Ronda Rousey’s list of accomplishments includes an Olympic bronze medal, the Strikeforce women’s bantamweight belt and, maybe just as noteworthy, changing one man’s opinion when it comes to female competitors mixed martial arts.
At least, in one narrow sense.
“If there is one girl who could be in the UFC over the next 10 years, I’d have to say Ronda,” UFC president Dana White said after UFC 150 last week in Denver. “She’s pretty popular. People like her and people are just getting to know her. She’s gotten onto (talk) shows that guys can’t get on.”
White, who has long been wary of a female division in MMA, still doesn’t think we’ll see a female division in UFC anytime soon. Rather, he’ll let Strikeforce — an MMA promotion UFC’s parent company, Zuffa, purchased last year — handle Rousey’s bouts, at least for the near future.
“You know what? I’m actually impressed a lot with Dana White in general,” Rousey said in a conference call with reporters last week. “You know, it wasn’t too long ago that he was telling TMZ women would never be in the UFC and he was very much against it. And to see that he’s such a wise businessman that he did see potential in the women and is totally warming up to it.”
Warming up, maybe, but White hasn’t completely thawed.
“It is what it is and it’s what I always said,” White explained. “The division isn’t deep enough to have an entire division, but you could have some interesting one-offs.”
Rousey, 25, mixes a strong fighting resume — which includes being the first female American judo competitor to medal via a bronze at the 2008 Summer Games — with sex appeal. She’s graced the cover of ESPN The Magazine’s Body Issue and went on TBS’ Conan to promote it earlier this month.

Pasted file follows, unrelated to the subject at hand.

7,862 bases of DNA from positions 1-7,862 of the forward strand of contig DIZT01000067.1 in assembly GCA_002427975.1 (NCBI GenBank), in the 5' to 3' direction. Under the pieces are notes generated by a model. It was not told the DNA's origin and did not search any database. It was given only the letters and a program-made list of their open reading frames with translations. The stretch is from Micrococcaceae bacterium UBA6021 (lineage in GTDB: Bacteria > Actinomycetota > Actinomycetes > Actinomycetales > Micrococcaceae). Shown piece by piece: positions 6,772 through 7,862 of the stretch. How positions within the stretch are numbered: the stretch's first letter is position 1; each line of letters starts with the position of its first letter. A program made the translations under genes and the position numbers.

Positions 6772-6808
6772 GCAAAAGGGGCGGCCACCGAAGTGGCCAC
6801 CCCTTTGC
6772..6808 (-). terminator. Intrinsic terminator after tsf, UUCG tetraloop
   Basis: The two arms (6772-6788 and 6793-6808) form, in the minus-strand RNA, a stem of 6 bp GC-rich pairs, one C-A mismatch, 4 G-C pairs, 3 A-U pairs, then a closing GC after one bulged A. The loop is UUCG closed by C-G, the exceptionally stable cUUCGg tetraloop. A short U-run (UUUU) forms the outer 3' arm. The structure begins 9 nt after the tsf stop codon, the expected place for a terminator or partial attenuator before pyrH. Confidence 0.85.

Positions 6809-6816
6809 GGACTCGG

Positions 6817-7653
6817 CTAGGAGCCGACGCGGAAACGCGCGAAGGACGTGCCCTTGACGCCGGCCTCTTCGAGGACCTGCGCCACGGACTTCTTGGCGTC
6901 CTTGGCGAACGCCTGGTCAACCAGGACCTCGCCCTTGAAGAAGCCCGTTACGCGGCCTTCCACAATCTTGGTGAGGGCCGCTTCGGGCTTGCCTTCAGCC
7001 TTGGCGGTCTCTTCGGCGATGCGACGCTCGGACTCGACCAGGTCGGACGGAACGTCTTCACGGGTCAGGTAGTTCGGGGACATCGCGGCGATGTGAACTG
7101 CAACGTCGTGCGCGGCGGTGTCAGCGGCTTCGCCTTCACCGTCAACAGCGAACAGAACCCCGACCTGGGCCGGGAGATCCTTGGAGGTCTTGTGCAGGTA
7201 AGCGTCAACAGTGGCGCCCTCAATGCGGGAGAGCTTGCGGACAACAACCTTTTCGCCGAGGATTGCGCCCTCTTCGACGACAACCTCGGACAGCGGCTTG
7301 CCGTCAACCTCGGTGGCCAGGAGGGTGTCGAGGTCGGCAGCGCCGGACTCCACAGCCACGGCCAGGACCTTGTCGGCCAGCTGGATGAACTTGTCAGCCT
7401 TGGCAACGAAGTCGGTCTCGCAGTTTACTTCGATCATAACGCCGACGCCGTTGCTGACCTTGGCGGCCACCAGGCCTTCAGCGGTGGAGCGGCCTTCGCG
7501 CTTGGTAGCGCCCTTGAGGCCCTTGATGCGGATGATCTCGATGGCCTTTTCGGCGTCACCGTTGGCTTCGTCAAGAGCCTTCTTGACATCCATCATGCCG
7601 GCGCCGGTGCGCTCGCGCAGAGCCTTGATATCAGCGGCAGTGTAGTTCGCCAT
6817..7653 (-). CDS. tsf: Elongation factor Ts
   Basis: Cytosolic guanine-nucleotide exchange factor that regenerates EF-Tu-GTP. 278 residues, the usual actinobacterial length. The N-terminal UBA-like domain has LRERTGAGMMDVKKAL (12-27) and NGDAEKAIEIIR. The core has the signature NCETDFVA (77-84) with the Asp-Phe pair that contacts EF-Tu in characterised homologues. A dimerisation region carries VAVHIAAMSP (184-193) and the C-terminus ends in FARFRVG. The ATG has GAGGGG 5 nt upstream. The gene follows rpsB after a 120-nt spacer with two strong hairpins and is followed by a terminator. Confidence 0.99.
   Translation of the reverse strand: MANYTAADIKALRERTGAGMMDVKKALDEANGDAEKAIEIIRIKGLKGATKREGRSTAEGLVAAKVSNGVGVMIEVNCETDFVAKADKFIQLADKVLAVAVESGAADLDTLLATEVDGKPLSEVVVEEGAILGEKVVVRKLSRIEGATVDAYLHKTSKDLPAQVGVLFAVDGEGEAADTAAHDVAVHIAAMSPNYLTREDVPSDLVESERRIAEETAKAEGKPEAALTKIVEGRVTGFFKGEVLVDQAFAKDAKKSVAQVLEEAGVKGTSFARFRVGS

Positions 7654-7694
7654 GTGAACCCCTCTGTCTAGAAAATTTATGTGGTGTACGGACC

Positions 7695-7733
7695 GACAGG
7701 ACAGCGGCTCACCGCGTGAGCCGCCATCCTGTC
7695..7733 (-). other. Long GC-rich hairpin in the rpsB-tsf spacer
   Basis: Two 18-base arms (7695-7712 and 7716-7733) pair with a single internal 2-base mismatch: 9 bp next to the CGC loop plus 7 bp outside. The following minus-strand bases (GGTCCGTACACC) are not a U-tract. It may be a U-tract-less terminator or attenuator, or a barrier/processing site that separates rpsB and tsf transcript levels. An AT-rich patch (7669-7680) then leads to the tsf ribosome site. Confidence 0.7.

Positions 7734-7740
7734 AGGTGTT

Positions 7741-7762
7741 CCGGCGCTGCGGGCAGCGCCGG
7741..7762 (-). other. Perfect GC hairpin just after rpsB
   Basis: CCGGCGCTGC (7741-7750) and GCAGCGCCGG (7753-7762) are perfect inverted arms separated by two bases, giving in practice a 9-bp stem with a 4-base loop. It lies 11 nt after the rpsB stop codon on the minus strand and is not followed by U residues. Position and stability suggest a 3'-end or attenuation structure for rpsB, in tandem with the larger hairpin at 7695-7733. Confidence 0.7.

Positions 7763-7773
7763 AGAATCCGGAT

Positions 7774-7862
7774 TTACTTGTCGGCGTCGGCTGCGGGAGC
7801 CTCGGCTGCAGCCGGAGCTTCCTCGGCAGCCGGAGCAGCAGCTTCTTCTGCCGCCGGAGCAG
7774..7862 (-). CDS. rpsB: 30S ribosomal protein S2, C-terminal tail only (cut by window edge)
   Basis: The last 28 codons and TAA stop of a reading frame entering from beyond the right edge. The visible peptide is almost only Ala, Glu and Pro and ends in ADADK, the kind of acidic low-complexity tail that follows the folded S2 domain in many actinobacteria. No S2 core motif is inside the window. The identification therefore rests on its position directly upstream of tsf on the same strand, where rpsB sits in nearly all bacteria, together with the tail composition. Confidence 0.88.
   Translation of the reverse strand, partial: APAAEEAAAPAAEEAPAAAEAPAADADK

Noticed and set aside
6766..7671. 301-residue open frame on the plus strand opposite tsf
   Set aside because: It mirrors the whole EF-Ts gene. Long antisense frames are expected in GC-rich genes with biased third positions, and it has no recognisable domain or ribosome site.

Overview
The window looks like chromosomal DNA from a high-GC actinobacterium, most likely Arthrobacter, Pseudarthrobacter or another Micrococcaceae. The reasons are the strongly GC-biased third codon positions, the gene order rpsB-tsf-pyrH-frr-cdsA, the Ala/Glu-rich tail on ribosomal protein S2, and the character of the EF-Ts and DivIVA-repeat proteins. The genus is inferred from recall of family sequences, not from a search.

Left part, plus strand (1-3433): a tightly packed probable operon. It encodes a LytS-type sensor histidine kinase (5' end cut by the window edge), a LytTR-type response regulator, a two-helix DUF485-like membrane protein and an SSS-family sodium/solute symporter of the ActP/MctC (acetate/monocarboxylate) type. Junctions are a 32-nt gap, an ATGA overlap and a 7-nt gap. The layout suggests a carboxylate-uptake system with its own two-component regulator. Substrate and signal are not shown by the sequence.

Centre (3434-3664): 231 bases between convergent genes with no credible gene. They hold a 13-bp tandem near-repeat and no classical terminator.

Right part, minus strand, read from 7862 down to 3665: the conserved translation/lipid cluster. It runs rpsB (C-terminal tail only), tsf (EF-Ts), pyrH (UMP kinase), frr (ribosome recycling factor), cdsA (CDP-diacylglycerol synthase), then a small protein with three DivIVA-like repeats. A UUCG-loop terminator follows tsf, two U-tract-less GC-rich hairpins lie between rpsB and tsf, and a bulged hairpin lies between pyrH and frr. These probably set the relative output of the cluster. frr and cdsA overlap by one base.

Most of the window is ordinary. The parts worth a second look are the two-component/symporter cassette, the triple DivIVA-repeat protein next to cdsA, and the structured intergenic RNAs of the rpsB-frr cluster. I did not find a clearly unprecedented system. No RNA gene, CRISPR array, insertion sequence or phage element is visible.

Rousey (5-0) is on the verge of establishing female MMA as more than just a niche, something the sport appeared primed for in recent years with the likes of Gina Carano (who made the Body Issue herself years earlier) and Cristiane “Cyborg” Santos leading the charge.
“On my end, it doesn’t really add any pressure to me at all or change the fight at all,” Rousey said about her bout with Sarah Kaufman. “I was always raised not to win matches, but to beat my opponents. When I was doing judo I was an American fighter in a sport that wasn’t really big in America. So if I didn’t finish a fight, I was never going to win.”
Kaufman says it’s depth, not one fight or fighter, which will spell success.
“I definitely feel since my first fight with Strikeforce, that women in the sport are always trying to ensure kind of that placement and kind of that spot and thrive for legitimacy," said Kaufman (15-2). "And over time, we’ve definitely proven that the fights are exciting, they’re technical, there’s submissions, there’s knockouts. There’s so much that can happen in fights and fans want to see those fights and fans have been vocal about that."
“You don’t want anyone to be able to turn around and say, ‘See this is why. This is why women shouldn’t have spotlights.’ So there definitely is that pressure and incentive to have an exciting fight.”
No matter what happens, Strikeforce president Scott Coker told FOXSports.com that his league will continue to push the female fighters.
“The female division is here to stay,” Coker said. “We have put on female fights — back then it was kickboxing — on ESPN in the 1990s. One of our first Stirkeforce events featured female fighters, Carano vs. (Elaina) Maxwell in 2006. These women deserve to be in the cage.”
Rousey’s victory could certainly lead to the most intriguing matchup since Carano vs. Santos three years ago. The problem is that Santos, who has been chirping at Rousey on Twitter and elsewhere, is suspended through December after she tested positive for the steroid stanozolol.
Rousey also fights in a lower weight division (bantamweight) than Santos (featherweight), although Rousey fought at 145 pounds previously.
“I think fight fans realize that these are real fighters,” Coker said. “They enjoy watching certain fighters and Ronda is certainly one of those rare fighters that comes along. She’s amazing.”
Rousey is certainly remarkable enough to change one important man’s thinking: Dana White.